Architectural and Engineering Glossary
Wood which has been worked previously and is reused.
A lightweight,high strength,long chain polymeric material having very good abrasion resistance;especially used in indoor outdoor carpeting.
A natural resin containing essential oils;used in adhesives,varnishes,and various compounds.
A varnish consisting of a drying oil compounded with a hardening resin.
Same as olive knuckle hinge.
Same as olive knuckle hinge.
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A paumelle hinge with knuckles forming an oval shape.
Architecture of the most ancient civilization of Mesoamerica (1500–400 B.C.) usually characterized by:a north south orientation of the ceremonial center,stepped pyramids,sloping walls,ceremonial courtyards,and platforms on which to construct temples.
A microphone which is equally sensitive in all directions.
Maintenance of machinery when condition monitoring equipment indicates that a mechanical failure is about to occur.
Same as center to center.
Decorations executed with enamel on ceramic glaze and then fired in a kiln in which heat alone,not flames,is permitted to enter.
Any arch struck from a single center,such as a round,segmental,or horseshoe arch.
An adhesive that sets without the addition of a catalyst or hardener.
A batch of concrete that is completely poured at a single time.Compare with two pour system.
A cottage having a one room plan,usually with a loft space above.
The earliest and simplest floor plan for a dwelling, especially used in 17th century and beyond; consisted of a single room,usually called a hall or keeping room,that served as a combination living room, dining room,kitchen,and workroom;cooking was done in a large fire place set into a massive chimney. In some regions, the front door of the house opened into a small vestibule called a porch,but in other regions, the door opened directly into the hall;access to a loft above was provided either by a staircase in the vestibule or by a ladder in the hall.Many such houses were enlarged by the addition of a second room at ground level,called the parlor,giving rise to the hall and parlor plan;the parlor served as a combination living room and sleeping room for the parents.Also see one over one, 1.
A school in which all elementary grade students were once taught in a single room.Such schools were common in sparsely populated areas before the 20th century;many had a bell at the ridge of the roof for summoning students at the start of the school day.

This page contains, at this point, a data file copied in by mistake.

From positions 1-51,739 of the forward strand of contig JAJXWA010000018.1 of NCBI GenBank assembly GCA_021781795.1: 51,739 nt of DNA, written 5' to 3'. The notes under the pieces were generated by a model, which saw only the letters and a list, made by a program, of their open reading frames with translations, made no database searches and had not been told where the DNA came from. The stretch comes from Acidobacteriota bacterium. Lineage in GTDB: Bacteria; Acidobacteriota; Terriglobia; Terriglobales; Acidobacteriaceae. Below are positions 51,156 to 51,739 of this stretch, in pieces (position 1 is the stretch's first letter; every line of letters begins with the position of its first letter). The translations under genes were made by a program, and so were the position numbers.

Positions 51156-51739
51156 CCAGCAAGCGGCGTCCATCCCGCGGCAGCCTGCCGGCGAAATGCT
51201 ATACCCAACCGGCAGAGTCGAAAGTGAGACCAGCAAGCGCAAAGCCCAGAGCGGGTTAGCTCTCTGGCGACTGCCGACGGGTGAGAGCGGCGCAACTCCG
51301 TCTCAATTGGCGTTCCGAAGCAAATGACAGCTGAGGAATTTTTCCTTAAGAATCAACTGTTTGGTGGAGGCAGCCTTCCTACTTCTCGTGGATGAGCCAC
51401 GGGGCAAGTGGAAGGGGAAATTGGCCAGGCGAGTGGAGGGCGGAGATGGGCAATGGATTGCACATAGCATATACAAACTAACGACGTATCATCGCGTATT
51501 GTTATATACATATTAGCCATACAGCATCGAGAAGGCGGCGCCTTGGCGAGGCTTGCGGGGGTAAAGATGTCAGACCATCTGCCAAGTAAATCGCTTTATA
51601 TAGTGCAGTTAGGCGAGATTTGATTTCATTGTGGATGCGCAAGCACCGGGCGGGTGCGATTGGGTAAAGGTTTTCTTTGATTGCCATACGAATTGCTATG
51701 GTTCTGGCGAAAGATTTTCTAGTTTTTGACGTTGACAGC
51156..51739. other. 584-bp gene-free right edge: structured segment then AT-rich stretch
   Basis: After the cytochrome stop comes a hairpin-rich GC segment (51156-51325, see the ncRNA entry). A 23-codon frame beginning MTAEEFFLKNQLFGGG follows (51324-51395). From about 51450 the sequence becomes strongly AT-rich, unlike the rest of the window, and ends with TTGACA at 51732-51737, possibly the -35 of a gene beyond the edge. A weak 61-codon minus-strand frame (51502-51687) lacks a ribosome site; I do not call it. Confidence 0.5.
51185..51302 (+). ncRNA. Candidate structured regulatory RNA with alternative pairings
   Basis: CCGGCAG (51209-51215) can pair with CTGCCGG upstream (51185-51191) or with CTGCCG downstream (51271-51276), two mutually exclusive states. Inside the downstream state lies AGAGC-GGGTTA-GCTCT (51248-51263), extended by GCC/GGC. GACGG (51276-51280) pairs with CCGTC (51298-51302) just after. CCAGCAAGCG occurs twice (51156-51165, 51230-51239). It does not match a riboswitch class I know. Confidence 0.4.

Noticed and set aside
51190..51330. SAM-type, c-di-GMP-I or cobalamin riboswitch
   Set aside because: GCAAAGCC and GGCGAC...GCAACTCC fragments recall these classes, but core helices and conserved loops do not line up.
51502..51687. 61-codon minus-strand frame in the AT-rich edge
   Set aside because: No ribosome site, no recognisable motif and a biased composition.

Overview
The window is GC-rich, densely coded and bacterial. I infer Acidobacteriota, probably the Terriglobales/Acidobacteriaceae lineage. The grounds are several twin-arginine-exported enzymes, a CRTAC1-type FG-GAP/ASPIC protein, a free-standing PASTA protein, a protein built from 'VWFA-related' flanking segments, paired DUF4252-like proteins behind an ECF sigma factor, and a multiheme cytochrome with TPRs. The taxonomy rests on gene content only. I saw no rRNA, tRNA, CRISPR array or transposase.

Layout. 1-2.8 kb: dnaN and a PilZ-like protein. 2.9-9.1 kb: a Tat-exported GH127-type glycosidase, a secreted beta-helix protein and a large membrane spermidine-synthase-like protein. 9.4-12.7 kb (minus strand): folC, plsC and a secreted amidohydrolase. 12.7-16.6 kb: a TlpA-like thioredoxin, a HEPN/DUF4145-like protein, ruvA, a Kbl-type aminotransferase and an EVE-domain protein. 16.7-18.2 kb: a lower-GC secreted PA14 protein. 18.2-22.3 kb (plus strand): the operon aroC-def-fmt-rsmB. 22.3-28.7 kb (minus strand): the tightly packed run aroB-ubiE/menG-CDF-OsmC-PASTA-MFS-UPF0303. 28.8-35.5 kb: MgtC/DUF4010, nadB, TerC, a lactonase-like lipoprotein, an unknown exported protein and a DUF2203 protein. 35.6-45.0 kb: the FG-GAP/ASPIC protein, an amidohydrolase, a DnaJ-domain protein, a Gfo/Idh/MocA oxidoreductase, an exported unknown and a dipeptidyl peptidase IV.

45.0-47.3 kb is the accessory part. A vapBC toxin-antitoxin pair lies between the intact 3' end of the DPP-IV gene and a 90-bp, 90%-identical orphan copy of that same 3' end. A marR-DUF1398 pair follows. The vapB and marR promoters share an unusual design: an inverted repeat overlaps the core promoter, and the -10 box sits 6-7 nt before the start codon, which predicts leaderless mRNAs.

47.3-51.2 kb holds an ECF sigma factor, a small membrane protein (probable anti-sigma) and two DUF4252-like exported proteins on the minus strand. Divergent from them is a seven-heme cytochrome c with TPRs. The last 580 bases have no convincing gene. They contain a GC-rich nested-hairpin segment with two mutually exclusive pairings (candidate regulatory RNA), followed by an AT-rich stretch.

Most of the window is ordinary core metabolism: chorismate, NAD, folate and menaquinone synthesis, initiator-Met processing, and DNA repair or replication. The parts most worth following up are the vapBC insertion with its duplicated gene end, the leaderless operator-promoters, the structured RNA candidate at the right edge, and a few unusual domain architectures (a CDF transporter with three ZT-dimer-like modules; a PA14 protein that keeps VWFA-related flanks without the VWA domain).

A connection of one structural member to a second which is not symmetrical about the component part of the member being connected.
Same as nonrenewable fuse.
In reinforced concrete,a system of steel reinforcement within a slab that is assumed to bend in one direction only.
See story and a half.
Same as three quarter Cape Cod house.
A one story house having a loft space between the ceiling of the first floor and the roof directly above;windows in the gable end walls and/or dormers provide light and ventilation in this loft space,providing the additional half story.
A representation of an electrical system by means of single lines and graphic symbols showing the major components of the system.
1.A two story cottage having two rooms,one directly over the other;usually the result of the expansion of a cottage having a one room plan by the addition of a floor above it.2.A term descriptive of a double hung window having one pane in the upper sash and one pane in the lower;see pane.
A heating system in which a centrally located heater distributes hot water serially to individual heaters in a home or office building.
A plumbing system in which a single pipe carries both soil and waste.
A type of framing system for floors or roofs in a concrete building;consists of a series of parallel joists which are supported by girders (perpendicular to the joists) between columns.
A rectangular reinforced concrete slab which spans a distance very much greater in one direction than the other;under these conditions,most of the load is carried on the shorter span.
A supply grille that deflects the outgoing air in one direction only.